GROWING up in children's homes in Leigh and Atherton, poet Lemn Sissay says his life in care was 'dark'.

But the 48-year-old refused to let bad times overwhelm him, going on to be awarded an MBE for services to literature among many other achievements.

Lemn's mother came to England in 1967 and, after finding herself in difficulties, sought to have her son fostered for a short time.

He was placed into the care of Wigan Social Services at the age of just two months and fostered by a family who he says were told to treat it like an adoption.

Lemn was with them for 11 years before they put him into care where he remained until he was 17.

The award-winning writer and broadcaster said: "When you're a child and bad things happen, you find a little glimmer of light and you hold onto that.

"My experience in care was dark but, outside of the children's home, were the people of Leigh and Atherton. They really kept me sane and they really made me feel like I belonged.

"The people of Hag Fold Estate estate really took me to heart.

"I will never, ever forget that.

"I'm not defined by my scars but I am defined by the incredible ability heal.

"I had some bad experiences but they don't define me. What defines me is how I work through them and what I learn from them."

Lemn, associate artist at London's Southbank Centre, is currently in the final days of his campaign to become chancellor of the University of Manchester.

Alongside Lemn, former Cabinet minister Lord Peter Mandelson and Hallé Music Director Sir Mark Elder have been shortlisted.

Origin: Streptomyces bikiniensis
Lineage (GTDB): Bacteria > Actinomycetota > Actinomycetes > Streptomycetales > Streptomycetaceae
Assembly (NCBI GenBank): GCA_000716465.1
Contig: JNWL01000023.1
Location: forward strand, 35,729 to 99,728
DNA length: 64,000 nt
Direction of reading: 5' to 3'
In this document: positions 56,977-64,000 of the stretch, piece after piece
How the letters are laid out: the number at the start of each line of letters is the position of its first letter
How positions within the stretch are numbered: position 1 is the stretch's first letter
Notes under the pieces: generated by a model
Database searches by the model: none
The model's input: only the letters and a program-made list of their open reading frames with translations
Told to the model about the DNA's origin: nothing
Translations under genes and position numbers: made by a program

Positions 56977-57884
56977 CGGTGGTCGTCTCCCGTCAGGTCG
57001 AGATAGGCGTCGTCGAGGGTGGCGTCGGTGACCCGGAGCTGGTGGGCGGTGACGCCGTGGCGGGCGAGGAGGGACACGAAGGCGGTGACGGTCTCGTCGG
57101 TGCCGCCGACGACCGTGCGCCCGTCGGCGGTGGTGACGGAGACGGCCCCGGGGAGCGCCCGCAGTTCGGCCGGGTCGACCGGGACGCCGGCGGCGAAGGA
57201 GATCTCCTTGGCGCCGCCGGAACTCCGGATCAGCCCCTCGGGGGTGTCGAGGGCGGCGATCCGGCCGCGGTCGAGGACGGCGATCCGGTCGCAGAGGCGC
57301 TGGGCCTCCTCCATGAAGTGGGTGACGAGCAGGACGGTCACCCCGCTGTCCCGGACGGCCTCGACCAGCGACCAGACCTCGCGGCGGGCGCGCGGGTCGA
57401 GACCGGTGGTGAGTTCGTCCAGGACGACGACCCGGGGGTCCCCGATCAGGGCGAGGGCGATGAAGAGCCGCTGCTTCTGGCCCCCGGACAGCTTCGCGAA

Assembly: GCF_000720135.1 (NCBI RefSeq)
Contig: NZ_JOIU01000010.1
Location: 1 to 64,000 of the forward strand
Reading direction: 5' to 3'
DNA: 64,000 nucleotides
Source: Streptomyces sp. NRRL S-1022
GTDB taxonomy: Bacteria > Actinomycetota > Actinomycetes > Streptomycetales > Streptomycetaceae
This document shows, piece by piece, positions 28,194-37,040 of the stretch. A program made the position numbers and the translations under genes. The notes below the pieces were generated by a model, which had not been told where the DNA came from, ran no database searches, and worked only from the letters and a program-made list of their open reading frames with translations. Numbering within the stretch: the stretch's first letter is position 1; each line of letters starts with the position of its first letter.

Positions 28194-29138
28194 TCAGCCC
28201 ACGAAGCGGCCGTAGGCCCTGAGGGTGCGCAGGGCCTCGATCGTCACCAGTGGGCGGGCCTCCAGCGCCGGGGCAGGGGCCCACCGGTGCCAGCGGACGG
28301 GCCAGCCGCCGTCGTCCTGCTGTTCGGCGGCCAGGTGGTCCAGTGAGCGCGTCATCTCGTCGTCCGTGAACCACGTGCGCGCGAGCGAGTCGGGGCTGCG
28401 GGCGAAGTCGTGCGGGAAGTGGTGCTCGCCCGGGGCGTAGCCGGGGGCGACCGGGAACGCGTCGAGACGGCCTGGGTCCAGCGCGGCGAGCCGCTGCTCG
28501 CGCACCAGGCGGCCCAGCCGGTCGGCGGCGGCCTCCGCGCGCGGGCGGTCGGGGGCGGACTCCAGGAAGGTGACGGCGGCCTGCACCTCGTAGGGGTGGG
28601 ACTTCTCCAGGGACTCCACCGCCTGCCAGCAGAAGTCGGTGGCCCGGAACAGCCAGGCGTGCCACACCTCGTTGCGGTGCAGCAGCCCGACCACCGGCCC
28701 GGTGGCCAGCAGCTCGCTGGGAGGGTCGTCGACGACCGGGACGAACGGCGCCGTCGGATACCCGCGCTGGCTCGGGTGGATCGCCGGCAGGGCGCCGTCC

They are now facing a vote by the institution's electorate to become the university’s next ceremonial figurehead.

Lemn, who set up the Lemn Sissay PhD Scholarship for care leavers at Huddersfield University, said: "It was the Students' Union at the University of Manchester, they wanted to nominate me as a candidate to run against Peter Mandelson and I accepted.

"It's the biggest students' union in the country so their request was one to take seriously.

"One of the main aspects of my Chancellorship is to encourage the university's social responsibility.

"That includes making sure that people understand the university is for them whether they are a high-flying student at college or they are a bricklayer.

"That opportunity is something which can enhance their lives.

"How we are looking after the most vulnerable people within our society, children in care, care leavers, the homeless."

Lemn began writing poetry at a young age and has penned a series of books alongside articles, records, broadcasts, public art, commissions and plays.

He said: "I remember being 11 or 12 and writing poetry. It's as long as I can remember.

"I think if any young person or adult has a passion for something creative then it allows them to flourish."

While he has his poems, Lemn has missing pieces of his childhood and is appealing for Wigan Council to give him access to his files from his time in care.

He said: "They have got 18 years of my memories.

"I have no family to recall it.

"I never had my school report. I don't have photographs."

Lemn was 21 when he was finally reunited with his mother, after a three year search, working for the UN in the Gambia.

He said: "It was wonderful. I found her in Africa and she lives in New York now.

"It was great. I see her about once or twice a year."

The results of the University of Manchester's Chancellorship will be announced on Monday, June 22.